Inclusive Business Definitions
Affirmative Action: This is a political term rather than a legal term or business term. In public contracting, it generally refers to any procurement or business development process that attempts to level the playing field for the firms owned by groups that have been historically underutilized. In addition to race- and gender-conscious activities, certain race- and gender-neutral activities may also be considered as affirmative action.
Aspirational Goal: Refers to an agency-wide or state-wide percentage goal of aggregate M/WBE procurement, which may be achieved through either race- and gender-conscious or race- and gender-neutral strategies.
Business Owner Status Certification Programs
- Small Business or SBE. The federal Small Business Administration (SBA) certifies and defines a small business in terms of average annual receipts or number of employees for each industry sector. For example, general building and heavy construction contractors have a size standard of $31 million in average annual receipts. Special trade construction contractors have a size standard of $13 million. For the service industries, the most common size standard is $6.5 million in average annual receipts. Some states have a small business enterprise (SBE) certification, with size standards generally similar to those of the SBA.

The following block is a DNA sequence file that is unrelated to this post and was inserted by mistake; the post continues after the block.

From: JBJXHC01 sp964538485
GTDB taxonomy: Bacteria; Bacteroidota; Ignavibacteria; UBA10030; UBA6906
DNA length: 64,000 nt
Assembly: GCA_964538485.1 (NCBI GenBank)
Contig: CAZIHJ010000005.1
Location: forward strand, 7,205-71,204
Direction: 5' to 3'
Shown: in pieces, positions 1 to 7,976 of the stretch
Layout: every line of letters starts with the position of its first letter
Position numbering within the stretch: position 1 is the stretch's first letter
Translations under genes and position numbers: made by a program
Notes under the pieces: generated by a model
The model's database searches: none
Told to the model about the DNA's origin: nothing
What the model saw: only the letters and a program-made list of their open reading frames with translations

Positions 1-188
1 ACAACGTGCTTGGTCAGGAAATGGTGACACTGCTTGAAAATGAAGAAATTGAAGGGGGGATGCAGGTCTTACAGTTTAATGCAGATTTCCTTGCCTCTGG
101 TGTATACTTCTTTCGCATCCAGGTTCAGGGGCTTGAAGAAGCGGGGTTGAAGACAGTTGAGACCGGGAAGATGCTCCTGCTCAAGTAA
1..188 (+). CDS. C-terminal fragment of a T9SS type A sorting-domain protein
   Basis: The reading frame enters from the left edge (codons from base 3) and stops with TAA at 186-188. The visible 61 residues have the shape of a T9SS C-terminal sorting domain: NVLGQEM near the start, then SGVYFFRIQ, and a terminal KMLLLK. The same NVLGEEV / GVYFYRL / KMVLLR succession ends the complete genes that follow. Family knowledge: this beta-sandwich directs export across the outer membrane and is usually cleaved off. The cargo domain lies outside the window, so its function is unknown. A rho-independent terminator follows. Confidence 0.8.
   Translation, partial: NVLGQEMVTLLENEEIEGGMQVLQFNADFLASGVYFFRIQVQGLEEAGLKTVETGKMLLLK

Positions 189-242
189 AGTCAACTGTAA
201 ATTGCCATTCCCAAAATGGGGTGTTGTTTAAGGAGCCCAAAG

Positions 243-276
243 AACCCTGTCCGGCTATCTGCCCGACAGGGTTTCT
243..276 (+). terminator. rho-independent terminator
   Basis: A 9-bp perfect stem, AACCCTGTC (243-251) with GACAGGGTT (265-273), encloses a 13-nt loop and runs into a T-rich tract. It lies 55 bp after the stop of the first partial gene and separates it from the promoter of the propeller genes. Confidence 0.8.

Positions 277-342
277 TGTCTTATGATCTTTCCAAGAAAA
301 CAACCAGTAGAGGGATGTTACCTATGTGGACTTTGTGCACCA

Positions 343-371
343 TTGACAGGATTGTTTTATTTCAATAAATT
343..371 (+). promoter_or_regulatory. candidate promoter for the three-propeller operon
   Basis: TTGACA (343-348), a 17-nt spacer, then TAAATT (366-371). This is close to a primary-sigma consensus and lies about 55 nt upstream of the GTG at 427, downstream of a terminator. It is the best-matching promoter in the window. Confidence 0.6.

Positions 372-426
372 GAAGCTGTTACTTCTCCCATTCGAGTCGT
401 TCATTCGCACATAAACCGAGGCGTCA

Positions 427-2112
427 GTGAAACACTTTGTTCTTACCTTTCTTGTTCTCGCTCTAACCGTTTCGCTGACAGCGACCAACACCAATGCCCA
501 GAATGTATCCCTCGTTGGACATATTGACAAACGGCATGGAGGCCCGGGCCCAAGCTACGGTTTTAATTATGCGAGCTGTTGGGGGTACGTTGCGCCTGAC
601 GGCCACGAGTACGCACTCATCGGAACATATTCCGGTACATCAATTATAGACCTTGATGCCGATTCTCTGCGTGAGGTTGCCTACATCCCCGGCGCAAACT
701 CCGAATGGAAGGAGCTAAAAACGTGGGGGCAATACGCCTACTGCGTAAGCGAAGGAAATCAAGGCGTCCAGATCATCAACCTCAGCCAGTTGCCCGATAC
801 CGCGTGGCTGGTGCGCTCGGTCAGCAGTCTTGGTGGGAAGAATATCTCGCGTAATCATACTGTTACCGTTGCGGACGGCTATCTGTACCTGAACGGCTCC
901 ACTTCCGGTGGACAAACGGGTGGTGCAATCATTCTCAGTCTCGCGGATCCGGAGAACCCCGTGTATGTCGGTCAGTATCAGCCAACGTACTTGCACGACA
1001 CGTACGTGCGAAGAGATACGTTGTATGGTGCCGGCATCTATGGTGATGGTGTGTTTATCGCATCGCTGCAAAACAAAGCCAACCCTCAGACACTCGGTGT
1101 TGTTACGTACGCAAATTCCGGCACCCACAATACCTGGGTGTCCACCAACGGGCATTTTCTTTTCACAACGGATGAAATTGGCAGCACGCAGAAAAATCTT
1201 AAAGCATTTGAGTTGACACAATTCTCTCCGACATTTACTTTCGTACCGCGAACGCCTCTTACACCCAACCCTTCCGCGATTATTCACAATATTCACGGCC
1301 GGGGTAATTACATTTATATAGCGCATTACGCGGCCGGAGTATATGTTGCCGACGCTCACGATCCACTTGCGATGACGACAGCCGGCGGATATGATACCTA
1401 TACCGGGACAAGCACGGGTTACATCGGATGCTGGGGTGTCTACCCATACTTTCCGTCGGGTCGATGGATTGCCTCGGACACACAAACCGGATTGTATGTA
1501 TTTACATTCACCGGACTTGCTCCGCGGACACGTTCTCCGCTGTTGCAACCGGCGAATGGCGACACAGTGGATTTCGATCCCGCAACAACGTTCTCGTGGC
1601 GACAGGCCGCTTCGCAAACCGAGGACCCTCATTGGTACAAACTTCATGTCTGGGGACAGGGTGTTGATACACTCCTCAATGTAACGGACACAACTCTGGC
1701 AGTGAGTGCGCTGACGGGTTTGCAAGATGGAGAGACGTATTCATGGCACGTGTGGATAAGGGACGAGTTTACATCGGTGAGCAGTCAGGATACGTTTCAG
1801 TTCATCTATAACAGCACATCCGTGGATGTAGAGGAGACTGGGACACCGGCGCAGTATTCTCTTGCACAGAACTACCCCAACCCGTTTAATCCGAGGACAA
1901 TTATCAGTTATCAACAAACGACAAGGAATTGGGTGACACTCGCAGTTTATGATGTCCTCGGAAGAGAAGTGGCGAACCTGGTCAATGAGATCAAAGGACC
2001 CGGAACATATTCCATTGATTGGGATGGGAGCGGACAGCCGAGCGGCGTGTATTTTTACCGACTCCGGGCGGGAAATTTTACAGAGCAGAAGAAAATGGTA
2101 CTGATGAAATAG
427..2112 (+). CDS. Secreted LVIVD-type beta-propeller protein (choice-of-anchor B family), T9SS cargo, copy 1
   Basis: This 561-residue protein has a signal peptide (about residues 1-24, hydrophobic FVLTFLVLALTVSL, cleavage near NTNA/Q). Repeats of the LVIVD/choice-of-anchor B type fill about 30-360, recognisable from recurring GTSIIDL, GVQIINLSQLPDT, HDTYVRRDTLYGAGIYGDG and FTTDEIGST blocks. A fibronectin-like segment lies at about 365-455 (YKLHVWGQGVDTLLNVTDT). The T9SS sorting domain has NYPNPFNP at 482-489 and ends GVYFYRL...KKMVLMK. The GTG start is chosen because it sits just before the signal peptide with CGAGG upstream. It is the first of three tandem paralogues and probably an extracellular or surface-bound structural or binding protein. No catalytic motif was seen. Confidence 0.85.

- ESB – Emerging Small Business. A few states have a certification for very small businesses. States may use a different acronym. The size limit varies with each state that has this certification.
- SDB – Small, disadvantaged business. This is a certification by the SBA and used throughout federal agency procurement. It is nearly equivalent to the MBE certification used by many states. It is a Small Business with owner net worth and compensation limits, unconditionally owned & controlled by one or more socially & economically disadvantaged individuals who are citizens of the United States. African Americans, Hispanic Americans, Asian Pacific Americans, Subcontinent Asian Americans, and Native Americans are presumed qualify. Other individuals can qualify if they show by a “preponderance of the evidence” that they are disadvantaged.
- 8(a) – This is an SBA certification that is a subset of the SDB firms. In addition to the SDB definition above, businesses must be incorporated for at least two years and demonstrate potential for success. In addition, business owners receiving this certification must pass a “good character” test, e.g., firms may be declined if any of its principals demonstrate any lack of character. Firms certified under 8(a) are privy to certain non-competitive bids not open to other small businesses as well as to particular low-interest loan programs.
- DBE – Disadvantaged Business Enterprise. This includes both minority-owned businesses and women-owned businesses, with a small business standard similar, but not equivalent, to the SBA. This is a certification used by the U.S. Department of Transportation and by extension any state, airport, or transit agency that receives federal highway (FHWA), airport (FAA), or transit (FTA) funds.
- MBE – This is a certification for minority-owned business enterprises used in many states. The definition is usually similar to the federal SDB definition although some states have no size limit.